The John Peter Smith public hospital district, more commonly known as JPS, proposed an $809,000,000 bond package last year without much citizen input. Overwhelmingly, the majority of the money was going to be spent only on the downtown facility in Fort Worth, with more than half being spent on a new inpatient tower. Meanwhile, there was minimal benefit for the rest of the taxpayers in other parts of the county who would also bear the cost of this nearly billion-dollar project. However, the bond never made to the November ballot this year. An active citizenry of concerned taxpayers raised questions and concerns about the direction and hidden costs of the bond, prompting the Commissioner’s Court to put it on hold. It will now face a “Blue Ribbon Commission,” in an attempt to calm those opposing the bond.
At the core of this debate is a choice we must face as taxpayers.
Detractors of the bond claim this package represents a philosophical change in the mission of JPS. A change from providing indigent care to that of becoming the “provider of choice”, to quote JPS CEO Robert Early. Do we want our public hospital competing with privately run providers of care, actively competing against them with their own tax dollars and potentially putting those jobs at risk? Or, should JPS’s focus be on taking care of those who are unable to pay and the indigent who simply cannot care for themselves? Let’s ask ourselves, what would be the wiser investment for the taxpayers of Tarrant County to make?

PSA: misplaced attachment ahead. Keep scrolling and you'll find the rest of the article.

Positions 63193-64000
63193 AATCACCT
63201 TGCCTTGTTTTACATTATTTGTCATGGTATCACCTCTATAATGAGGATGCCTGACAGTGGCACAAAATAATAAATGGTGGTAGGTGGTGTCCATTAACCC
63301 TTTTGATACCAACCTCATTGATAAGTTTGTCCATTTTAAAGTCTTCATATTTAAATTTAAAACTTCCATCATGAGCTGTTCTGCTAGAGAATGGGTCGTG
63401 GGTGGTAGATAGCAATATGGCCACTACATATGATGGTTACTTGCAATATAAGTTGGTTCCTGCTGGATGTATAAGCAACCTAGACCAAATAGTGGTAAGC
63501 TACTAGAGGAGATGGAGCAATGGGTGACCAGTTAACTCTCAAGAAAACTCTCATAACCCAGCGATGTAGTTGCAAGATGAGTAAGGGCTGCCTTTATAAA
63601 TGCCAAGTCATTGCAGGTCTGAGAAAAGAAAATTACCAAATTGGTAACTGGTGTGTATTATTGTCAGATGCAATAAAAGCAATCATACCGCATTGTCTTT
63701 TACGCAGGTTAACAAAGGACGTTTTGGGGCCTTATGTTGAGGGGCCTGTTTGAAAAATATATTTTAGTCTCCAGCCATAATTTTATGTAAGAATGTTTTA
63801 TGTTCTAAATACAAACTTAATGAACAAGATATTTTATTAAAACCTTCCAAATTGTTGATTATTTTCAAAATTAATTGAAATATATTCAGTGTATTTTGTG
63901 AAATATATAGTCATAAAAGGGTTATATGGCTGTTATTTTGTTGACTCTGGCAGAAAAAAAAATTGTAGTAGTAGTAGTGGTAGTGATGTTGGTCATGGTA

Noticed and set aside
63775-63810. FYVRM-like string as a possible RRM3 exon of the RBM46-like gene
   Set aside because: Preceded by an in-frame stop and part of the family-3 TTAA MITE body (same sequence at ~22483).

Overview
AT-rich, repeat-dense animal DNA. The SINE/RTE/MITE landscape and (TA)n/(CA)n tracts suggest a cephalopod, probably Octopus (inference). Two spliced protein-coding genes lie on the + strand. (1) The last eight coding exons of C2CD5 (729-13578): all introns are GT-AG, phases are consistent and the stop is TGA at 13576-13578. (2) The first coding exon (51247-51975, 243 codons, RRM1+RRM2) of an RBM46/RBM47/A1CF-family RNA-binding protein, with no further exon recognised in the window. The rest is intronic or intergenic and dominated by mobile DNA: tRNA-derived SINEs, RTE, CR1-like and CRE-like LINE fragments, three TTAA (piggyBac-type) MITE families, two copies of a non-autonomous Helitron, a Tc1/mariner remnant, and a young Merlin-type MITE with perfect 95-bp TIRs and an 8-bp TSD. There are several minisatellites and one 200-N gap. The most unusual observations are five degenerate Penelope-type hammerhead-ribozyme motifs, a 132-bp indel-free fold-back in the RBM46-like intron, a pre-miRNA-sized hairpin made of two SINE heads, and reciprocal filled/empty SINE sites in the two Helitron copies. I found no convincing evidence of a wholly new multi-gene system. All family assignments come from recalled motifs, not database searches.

Preventative Care Instead of Emergency Room Care